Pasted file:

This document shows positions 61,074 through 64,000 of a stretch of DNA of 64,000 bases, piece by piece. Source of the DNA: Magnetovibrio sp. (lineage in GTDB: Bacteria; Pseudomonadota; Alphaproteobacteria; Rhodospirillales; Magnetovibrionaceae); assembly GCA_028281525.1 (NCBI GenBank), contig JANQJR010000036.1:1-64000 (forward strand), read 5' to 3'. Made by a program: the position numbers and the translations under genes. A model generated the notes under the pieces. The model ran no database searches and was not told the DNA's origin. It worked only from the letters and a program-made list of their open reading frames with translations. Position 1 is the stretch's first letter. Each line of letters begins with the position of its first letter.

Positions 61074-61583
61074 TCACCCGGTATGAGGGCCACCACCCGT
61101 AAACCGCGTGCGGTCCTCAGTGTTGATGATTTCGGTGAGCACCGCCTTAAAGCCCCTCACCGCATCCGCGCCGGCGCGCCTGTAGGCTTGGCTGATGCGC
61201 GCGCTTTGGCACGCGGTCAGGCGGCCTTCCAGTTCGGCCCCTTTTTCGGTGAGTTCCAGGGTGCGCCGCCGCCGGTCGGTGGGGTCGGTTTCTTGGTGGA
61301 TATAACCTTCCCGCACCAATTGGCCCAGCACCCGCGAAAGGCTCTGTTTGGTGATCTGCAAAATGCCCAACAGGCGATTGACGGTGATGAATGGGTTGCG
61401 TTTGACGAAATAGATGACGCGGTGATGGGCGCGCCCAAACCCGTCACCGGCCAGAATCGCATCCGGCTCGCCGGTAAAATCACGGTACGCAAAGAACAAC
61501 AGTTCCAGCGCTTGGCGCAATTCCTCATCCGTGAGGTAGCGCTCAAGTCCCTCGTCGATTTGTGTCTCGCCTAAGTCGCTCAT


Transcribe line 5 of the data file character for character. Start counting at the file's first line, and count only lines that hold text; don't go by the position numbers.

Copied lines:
61201 GCGCTTTGGCACGCGGTCAGGCGGCCTTCCAGTTCGGCCCCTTTTTCGGTGAGTTCCAGGGTGCGCCGCCGCCGGTCGGTGGGGTCGGTTTCTTGGTGGA